Was one of those not shown the proper way to use clipless pedals. Very first group ride with my new bike and pedals we stopped for route clarification. Standing still, with my left leg at top of pedal stroke ( not normal stance now) I inadvertently shifted my weight to the left and experienced my first, very slow motion fall. Recollection was seeing the the blue sky as I fell and the embarrassment of others asking if I was all right. Best advice I was later given, as soon as you see a stop head, unclip one pedal. This advice has served me well.
I teach riders new to clipless pedals to leave a regular pedal on the side on which they usually put their foot down when they stop until they get used to unclipping and it becomes second nature. Then install the second pedal.
Jim Langley says
That’s a great tip, Maude, thank you for sharing!
Kerry Irons says
My wife is one of the few people I know who never fell over from being unable to get out. She resisted clipless pedals for a long time and nothing I could say would convince her. Needless to say it was somebody else saying how much she would like clipless pedals that made her change her mind. We installed Speedplays in the fall after the end of the road season, and she rode with them all winter on the rollers. By spring, she had so much practice that she never fell over once she got out on the road. I’ve fallen over a couple of times – once in probably the first week with clipless pedals and then once more when I was “somewhere else” when I came to a stop.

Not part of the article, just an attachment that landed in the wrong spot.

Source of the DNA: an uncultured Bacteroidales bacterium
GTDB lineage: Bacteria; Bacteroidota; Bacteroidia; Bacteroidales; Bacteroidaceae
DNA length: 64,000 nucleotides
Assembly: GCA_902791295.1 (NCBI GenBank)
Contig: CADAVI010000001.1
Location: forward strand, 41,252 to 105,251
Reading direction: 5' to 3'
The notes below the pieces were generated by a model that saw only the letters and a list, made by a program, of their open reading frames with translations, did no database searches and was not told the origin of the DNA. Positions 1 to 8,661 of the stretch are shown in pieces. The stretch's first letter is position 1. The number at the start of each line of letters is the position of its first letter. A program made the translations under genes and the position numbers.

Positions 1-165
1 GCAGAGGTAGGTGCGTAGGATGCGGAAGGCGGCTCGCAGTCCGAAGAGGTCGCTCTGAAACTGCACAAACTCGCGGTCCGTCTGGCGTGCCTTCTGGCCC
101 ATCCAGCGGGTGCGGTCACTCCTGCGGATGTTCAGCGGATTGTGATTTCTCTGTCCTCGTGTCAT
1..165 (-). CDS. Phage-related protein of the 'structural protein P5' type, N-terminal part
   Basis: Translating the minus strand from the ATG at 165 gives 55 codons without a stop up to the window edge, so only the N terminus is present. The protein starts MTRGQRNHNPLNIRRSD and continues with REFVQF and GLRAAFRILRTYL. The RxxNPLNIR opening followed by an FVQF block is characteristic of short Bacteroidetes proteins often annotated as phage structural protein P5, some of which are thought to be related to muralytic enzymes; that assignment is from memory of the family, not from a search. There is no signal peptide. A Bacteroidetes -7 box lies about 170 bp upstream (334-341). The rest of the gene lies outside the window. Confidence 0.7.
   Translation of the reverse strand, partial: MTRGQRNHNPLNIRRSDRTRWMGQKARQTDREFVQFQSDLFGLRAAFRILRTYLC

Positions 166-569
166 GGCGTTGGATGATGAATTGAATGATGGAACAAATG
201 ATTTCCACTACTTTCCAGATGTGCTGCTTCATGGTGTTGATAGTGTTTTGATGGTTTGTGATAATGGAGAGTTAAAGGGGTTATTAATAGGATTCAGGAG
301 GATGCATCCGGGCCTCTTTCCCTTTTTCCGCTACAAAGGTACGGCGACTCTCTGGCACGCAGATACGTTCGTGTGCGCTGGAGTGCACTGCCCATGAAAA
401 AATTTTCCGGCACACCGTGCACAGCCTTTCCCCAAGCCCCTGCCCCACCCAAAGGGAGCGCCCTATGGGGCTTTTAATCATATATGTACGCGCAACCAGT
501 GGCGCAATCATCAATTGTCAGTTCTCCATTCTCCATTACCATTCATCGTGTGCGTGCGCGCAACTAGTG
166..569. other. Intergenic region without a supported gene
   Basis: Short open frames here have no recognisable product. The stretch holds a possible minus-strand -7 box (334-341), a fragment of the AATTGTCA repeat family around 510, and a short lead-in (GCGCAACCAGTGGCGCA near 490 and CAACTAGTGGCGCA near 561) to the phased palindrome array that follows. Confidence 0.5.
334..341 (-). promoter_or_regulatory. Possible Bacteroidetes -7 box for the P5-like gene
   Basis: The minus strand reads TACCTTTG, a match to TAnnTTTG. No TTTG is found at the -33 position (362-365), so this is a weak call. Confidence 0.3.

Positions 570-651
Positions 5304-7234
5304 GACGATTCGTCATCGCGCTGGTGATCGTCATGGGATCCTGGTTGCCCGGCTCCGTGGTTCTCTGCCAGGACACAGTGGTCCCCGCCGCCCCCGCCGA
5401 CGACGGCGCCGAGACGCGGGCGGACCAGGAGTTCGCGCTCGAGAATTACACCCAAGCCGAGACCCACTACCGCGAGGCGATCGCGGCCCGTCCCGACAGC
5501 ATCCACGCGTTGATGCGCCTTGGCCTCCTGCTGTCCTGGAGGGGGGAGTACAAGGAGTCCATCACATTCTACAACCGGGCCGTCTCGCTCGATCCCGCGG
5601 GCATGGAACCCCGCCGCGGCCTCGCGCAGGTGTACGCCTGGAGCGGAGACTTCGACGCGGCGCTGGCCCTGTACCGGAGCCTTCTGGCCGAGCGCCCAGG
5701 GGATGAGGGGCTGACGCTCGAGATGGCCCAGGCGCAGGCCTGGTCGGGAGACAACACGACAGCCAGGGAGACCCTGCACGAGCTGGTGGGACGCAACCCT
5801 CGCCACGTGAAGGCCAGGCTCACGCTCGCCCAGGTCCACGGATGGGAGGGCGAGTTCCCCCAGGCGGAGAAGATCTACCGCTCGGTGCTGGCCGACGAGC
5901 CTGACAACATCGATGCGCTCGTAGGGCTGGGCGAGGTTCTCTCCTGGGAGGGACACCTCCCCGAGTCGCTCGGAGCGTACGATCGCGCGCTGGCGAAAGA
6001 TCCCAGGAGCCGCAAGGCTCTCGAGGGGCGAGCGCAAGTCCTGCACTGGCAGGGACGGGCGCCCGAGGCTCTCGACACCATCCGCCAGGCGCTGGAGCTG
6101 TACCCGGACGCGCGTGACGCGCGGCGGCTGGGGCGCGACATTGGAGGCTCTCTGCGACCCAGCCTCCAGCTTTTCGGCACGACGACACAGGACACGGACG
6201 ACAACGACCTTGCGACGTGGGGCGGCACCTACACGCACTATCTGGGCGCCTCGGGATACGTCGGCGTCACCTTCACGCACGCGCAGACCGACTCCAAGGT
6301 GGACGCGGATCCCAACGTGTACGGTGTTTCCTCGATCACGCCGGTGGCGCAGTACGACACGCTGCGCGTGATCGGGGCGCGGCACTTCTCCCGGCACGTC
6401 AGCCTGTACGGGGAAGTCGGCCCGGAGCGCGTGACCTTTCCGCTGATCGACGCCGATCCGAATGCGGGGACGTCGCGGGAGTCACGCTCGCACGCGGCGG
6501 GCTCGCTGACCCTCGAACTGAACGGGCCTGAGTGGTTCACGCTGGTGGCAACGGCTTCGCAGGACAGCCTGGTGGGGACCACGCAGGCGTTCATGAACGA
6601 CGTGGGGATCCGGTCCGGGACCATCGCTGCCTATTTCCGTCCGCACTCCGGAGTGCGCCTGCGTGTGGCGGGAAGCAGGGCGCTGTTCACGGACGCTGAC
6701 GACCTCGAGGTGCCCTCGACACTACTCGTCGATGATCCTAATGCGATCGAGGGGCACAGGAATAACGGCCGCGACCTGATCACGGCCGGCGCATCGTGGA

Even VERY experienced riders sometimes (maybe every 2-3 yrs) fall at a stop with their clipless pedals, especially riders who also ride flats (flat platform pedals) regularly or who just changed to different clipless pedals (or tighter cleat tensioning).
For riders just starting to ride clipless, I always advise to unclip EARLY when approaching a stop. I also tell them that falling at a stoplight is like a ‘right of passage’ that has happened at least once to most riders…..so NOT to be too embarrassed and give up if/when it happens. The benefits of these pedals are well worth the transitioning effort.